In contrast, the situation in the West Bank steadily deteriorated. Any hope of reaching an accord with Jordan ended in 1988 when King Hussein relinquished all claims to the West Bank, severed all administrative ties, and canceled his investments there. Israel was left with the Palestine Liberation Organization as the only possible partner to any negotiations.

In 1992 disillusion with the policies of Yitzhak Shamir and the desire to try new approaches to peace led to the election of his Labor Party rival Yitzhak Rabin. While Shamir did not truly believe in the negotiation process, Rabin had faith that it could lead to results. The history of the Oslo agreement is complicated and beyond the scope of this essay, but we do need to consider its basic provisions.(5)

The agreement of September 1993 consisted of mutual letters of recognition, plus a "Declaration of Principles" (DOP). In these letters Yasser Arafat affirmed the right of Israel to exist, and Yitzhak Rabin formally recognized the PLO as the official representative of the Palestinian people. Arafat also promised to renounce terrorism and to control those factions that would still engage in it.

The intention of the DOP was to provide for a gradual process of Palestinian autonomy over the West Bank and Gaza, beginning with Gaza and Jericho. To that end a "Palestinian Interim Self-Government Authority" was to govern the Palestinians in Gaza and the West Bank for a transitional period of at most five years, during which time permanent status negotiations would take place. The parties were to negotiate an "interim agreement" specifying the structure of this Self-Government Authority or "Council" and the transfer of power from the Israeli military government to this Council.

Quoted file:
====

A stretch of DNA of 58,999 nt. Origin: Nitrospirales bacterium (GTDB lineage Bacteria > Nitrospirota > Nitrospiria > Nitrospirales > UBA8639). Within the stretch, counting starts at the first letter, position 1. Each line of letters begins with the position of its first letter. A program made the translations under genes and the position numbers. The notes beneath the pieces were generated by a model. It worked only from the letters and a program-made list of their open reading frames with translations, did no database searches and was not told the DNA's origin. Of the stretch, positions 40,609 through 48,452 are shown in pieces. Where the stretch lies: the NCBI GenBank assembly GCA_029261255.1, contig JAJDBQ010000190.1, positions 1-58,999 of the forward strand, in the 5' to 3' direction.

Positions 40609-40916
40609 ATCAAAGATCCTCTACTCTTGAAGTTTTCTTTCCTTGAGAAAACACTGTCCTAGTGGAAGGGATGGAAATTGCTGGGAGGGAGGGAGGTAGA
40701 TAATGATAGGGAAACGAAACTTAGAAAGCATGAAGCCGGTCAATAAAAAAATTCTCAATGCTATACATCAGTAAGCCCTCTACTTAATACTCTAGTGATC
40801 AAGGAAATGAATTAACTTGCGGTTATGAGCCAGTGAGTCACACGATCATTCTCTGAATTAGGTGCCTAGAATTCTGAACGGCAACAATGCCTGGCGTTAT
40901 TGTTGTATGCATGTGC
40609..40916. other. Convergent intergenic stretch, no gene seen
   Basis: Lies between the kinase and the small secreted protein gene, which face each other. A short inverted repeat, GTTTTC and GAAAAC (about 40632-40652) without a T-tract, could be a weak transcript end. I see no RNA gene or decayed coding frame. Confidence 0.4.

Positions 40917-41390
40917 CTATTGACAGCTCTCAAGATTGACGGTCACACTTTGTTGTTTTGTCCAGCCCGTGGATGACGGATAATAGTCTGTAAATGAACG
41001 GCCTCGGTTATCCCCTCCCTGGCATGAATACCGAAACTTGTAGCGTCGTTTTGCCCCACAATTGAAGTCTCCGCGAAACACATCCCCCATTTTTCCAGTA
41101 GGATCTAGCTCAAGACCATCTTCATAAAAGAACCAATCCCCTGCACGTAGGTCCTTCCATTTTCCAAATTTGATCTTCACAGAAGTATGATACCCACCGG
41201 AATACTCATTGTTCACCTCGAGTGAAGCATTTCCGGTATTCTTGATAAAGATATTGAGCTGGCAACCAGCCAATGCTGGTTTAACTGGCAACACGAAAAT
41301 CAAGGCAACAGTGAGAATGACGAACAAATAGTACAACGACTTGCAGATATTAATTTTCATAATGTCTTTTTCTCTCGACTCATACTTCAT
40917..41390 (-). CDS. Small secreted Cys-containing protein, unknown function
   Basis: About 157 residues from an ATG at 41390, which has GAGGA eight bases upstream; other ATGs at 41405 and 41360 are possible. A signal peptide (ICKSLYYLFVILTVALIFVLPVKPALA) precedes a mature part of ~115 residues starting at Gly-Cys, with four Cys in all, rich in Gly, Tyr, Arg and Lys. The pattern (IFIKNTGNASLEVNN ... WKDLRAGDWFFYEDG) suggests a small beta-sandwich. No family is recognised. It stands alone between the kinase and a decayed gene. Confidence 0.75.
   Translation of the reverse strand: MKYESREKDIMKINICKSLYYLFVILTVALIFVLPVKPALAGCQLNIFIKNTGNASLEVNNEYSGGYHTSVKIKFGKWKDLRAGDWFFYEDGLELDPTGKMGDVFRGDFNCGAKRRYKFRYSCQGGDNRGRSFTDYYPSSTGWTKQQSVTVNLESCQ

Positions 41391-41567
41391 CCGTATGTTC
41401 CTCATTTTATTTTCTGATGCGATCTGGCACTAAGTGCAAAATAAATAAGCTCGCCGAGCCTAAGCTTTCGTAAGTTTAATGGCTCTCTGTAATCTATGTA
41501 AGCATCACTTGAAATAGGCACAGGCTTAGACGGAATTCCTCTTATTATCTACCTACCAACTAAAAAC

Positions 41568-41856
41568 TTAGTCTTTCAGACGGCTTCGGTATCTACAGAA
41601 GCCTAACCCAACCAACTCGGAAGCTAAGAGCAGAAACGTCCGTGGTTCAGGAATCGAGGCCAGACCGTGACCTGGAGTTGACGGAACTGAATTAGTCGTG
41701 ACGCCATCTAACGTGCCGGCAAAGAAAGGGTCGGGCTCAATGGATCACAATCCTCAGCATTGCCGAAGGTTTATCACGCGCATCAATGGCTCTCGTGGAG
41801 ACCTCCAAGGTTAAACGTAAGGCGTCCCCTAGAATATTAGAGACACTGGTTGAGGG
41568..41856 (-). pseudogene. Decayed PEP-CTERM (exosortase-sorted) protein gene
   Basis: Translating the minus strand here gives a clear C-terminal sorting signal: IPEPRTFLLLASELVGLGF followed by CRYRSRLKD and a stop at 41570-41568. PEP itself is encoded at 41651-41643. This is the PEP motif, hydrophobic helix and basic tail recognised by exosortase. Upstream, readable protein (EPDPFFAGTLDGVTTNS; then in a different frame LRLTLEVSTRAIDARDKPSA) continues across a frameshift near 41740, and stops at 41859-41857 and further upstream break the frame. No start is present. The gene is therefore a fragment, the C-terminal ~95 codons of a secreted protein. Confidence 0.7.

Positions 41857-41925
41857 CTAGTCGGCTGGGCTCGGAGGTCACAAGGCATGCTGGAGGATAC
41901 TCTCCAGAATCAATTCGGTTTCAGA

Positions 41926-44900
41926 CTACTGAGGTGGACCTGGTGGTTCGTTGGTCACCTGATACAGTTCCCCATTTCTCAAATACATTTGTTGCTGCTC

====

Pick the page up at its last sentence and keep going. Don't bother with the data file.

There were delays in the implementation of the DOP. Palestinian self-rule in Gaza and Jericho was achieved in May 1994, five months behind schedule. And in September 1995, two years after the initial accords, Rabin and Arafat signed the "interim agreement." Known popularly as "Oslo II," it was a detailed prescription for Palestinian autonomy.

Oslo II was far more comprehensive than Oslo I, comprising over 300 pages. It provided for the election of the Palestinian Interim Self-Government Authority, more commonly known as the Palestinian Authority, and specified its powers. It also provided for the release of hundreds of Palestinian prisoners held by Israel, the establishment of a Palestinian police force, and the creation of a safe passageway between Gaza and the West Bank. But the heart of the agreement was a prescription for gradual Israeli withdrawal from the territories. The West Bank was divided into three zones:

Zone A consisted of the major Palestinian cities: Jenin, Nablus, Qalqilya, Tulkarem, Ramallah, Bethlehem, and Hebron. In these areas, to be evacuated by Israel, the Palestinian Authority would have full jurisdiction over both civil affairs and security.

Zone B consisted of the more rural areas, including hundreds of small towns and villages. In this zone the Palestinian Authority would have full jurisdiction over civil affairs and internal security, while Israel retained authority over external security.

Zone C consisted of areas that were largely unpopulated, as well as Israeli settlements and military camps. Here the Palestinian Authority would have control over civil affairs, while Israel remained responsible for both internal and external security.

Israel was gradually to transfer Zone B areas to Zone A status, and Zone C areas to Zone B. This would prepare the way for the final stage of this peace process, the permanent status negotiations.

To summarize, Zone A consisted of areas under Palestinian control, Zone B of areas under joint control, and Zone C of areas under Israeli control, with a process in motion to achieve steadily increasing Palestinian autonomy in all areas.

The plan should have worked. Both parties agreed to it. It was based on the same land-for-peace principle that had worked with Egypt. So what happened after Oslo?